In this light Jesus’ instruction to the disciples to shake the dust of those towns that refuse to receive them from their feet (Mark 6:11) takes on deeper meaning. In the spiritual and psychological sense, it is not easy to shake off the dust of disapproval and rejection. At least for me, the specks of dust when others reject or hurt me cling to my mind and heart. It is very hard not to carry with me the pain and resentment of hurt. While our affects are present reactions, our emotions are memories. A present rejection for us stirs from within the emotions associated with our earliest and most profound wounds. The lack of confirmation of our actions in the present becomes for us confused with the deepest lack of affirmation of our own being. To shake the dust of rejection from our feet is possible to the degree that, as Jesus, we know who we are and we know the true source of our life and our worth.
Adrian van Kaam distinguishes significantly between affirmation and confirmation. Affirmation, the deep experience of our own being okay, can come only from within: from God and ourselves. Confirmation is what we receive from others. As long as we mistakenly seek affirmation from others, it will never be possible for us to love our enemies, to shake the dust of rejection from our feet and keep our eyes resolutely on our call and on the work God is giving us to do. To the degree we confuse affirmation and confirmation, we shall live dependent on the reactions of others and live our lives constantly on the edge of depression or anger.
I often think of something I heard in a talk many years ago. The talk was by a Lutheran minister who said that Martin Luther’s great search in life was to come to know a love that loved him in that place where he could not love himself. It is that love which empowers us to be able to love our enemies. From such a place, we don’t need those who hurt us to be brought low in order to know that we are okay, that we are loved. We can just leave them and continue our life and work. Until then, we never escape from our resentment of them.
One of the most debilitating and stifling of human experiences is resentment. It lurks beneath the surface of our consciousness always seeking revenge against those whom we resent. “Let me witness the vengeance you take on them.” For me, one of the greatest beauties of the Hebrew Scriptures is their emotional honesty. In resentment, I very much, as Jeremiah, want to witness the comeuppance of those who have hurt me. Yet, to continue to carry these resentments, to be unable to shake the dust from my feet, is perhaps the greatest obstacle to my living out of my own life and the doing of my own, which is God’s, work. So much energy, in so many ways, is lost in the desire for vengeance (through angry expression and the repression of depression).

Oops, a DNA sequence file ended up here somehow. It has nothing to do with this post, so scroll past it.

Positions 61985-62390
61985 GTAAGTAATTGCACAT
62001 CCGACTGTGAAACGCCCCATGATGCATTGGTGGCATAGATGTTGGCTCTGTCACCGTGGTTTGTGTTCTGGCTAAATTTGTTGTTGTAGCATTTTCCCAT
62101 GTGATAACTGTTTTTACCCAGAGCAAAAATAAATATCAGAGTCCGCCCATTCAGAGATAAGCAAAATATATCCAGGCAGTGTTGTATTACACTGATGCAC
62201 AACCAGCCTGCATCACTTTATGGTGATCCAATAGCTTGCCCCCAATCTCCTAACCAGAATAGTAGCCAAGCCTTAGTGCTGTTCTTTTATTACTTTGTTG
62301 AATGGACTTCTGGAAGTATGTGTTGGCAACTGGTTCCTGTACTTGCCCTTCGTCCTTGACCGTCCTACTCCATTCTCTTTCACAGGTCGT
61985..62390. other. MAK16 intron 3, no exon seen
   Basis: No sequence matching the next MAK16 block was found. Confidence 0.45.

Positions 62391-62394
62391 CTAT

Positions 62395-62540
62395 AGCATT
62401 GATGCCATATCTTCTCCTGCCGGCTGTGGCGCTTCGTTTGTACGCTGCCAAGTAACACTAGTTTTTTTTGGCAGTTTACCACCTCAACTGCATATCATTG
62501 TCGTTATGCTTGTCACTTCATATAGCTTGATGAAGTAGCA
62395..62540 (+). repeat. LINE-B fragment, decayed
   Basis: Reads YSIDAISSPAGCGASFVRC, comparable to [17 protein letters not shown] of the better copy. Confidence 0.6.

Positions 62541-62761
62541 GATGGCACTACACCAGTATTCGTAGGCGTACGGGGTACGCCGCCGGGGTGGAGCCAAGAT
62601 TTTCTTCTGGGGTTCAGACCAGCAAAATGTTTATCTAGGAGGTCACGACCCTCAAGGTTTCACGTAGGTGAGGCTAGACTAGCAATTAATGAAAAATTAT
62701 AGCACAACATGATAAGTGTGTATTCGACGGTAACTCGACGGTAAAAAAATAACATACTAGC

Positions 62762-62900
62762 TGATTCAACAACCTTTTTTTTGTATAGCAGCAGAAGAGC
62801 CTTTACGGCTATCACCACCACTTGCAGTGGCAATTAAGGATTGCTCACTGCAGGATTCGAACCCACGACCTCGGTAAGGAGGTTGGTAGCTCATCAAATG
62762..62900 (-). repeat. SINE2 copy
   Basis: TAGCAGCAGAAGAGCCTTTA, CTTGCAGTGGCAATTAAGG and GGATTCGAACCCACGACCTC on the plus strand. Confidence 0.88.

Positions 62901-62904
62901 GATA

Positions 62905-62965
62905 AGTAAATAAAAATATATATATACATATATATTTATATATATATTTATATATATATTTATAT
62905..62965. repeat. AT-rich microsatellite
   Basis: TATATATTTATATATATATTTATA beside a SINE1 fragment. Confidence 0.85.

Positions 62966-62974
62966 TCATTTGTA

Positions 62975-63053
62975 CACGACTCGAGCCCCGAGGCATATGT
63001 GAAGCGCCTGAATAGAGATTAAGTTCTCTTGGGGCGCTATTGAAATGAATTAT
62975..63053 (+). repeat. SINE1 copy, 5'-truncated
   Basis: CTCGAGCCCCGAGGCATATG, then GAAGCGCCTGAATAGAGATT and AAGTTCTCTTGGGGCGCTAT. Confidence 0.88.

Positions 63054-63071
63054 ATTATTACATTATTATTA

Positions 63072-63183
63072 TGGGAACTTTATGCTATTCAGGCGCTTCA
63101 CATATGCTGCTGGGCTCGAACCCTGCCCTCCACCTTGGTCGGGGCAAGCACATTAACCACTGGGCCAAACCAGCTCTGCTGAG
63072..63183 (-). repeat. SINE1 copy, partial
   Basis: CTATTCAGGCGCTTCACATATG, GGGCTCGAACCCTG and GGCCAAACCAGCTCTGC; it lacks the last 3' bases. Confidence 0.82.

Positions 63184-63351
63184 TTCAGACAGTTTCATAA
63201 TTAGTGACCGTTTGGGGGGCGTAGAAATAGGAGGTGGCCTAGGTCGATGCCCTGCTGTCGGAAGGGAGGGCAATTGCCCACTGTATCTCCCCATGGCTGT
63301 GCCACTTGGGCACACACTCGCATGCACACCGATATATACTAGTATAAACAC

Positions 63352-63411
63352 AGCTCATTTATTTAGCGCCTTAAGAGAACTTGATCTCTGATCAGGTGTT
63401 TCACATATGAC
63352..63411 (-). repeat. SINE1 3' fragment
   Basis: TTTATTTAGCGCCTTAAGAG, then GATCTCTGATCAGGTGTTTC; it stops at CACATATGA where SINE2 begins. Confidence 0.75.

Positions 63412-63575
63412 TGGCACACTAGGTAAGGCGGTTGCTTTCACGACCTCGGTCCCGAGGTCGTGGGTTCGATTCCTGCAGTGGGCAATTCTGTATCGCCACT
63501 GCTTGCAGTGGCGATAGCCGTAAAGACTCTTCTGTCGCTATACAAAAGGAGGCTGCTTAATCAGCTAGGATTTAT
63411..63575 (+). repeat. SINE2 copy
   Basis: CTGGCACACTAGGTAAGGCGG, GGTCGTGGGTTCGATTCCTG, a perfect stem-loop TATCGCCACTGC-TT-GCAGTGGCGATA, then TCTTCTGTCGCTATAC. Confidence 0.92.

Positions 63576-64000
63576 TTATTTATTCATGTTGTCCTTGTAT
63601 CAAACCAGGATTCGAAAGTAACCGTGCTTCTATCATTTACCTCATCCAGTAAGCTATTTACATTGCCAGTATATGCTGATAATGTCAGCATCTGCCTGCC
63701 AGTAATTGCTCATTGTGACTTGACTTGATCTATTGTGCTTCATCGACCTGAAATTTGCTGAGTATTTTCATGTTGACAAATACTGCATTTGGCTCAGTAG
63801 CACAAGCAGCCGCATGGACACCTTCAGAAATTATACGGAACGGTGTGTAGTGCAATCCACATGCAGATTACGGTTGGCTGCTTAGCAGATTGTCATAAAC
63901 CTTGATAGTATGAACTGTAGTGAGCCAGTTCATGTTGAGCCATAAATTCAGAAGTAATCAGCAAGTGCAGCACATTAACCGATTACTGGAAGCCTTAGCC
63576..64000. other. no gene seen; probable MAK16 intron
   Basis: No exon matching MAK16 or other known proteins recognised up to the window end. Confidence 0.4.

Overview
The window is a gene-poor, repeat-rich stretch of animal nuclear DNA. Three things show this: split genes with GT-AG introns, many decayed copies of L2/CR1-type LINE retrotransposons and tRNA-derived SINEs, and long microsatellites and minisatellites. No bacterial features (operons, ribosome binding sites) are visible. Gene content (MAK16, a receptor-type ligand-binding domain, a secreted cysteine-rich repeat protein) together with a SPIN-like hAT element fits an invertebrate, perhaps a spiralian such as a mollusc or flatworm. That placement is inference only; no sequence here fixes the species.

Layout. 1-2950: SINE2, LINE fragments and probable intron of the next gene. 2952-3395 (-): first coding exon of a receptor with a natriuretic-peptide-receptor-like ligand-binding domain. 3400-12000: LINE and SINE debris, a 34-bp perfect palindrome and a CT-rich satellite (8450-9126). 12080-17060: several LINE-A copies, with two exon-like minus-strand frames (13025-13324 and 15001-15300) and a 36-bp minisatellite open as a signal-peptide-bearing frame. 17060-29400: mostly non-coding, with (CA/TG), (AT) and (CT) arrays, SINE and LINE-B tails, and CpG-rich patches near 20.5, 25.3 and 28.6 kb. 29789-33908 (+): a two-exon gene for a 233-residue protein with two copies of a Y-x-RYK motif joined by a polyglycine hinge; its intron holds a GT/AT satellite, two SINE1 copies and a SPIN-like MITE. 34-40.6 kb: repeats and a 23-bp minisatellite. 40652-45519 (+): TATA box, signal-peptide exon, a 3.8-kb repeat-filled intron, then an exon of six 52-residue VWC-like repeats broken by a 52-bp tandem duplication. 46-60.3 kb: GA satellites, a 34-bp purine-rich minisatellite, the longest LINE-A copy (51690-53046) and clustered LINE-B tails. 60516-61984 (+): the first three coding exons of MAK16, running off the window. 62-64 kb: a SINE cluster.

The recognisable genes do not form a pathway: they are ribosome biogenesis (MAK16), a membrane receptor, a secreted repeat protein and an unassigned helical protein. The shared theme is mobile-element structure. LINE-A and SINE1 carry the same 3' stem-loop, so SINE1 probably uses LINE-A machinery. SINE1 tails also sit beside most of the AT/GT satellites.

It is only by entering the wounds of our own eros that we can begin to actually recognize the love that loves us in that place where we cannot love ourselves. No other person or persons can ever fill that hole. As long as we continue to demand that they do so, Jesus’ call to love the enemy remains only a noble idea. As our Fundamental Principles remind us,
Above all else remember
that your God is forever faithful.
In the words of the prophet He says:
Can a mother forget her infant
or be without tenderness
for the child of her womb?
I will never forget you.
I have branded you
on the palms of my hand.
I don’t know if I can remain friends with her. I’ve thought and thought about it—she’ll never know how much. I gave it one last try. I called her, after a year. But I didn’t like the way the conversation went. The problem is that she is not very enlightened. Or I should say, she is not enlightened enough for me. She is nearly fifty years old and no more enlightened, as far as I can see, than when I first knew her twenty years ago, when we talked mainly about men. I did not mind how unenlightened she was then, maybe because I was not so enlightened myself. I believe I am more enlightened now, and certainly more enlightened than she is, although I know it’s not very enlightened to say that. But I want to say it, so I am willing to postpone being more enlightened myself so that I can still say a thing like that about a friend.
Lydia Davis, Varieties of Disturbances: Stories, p. 5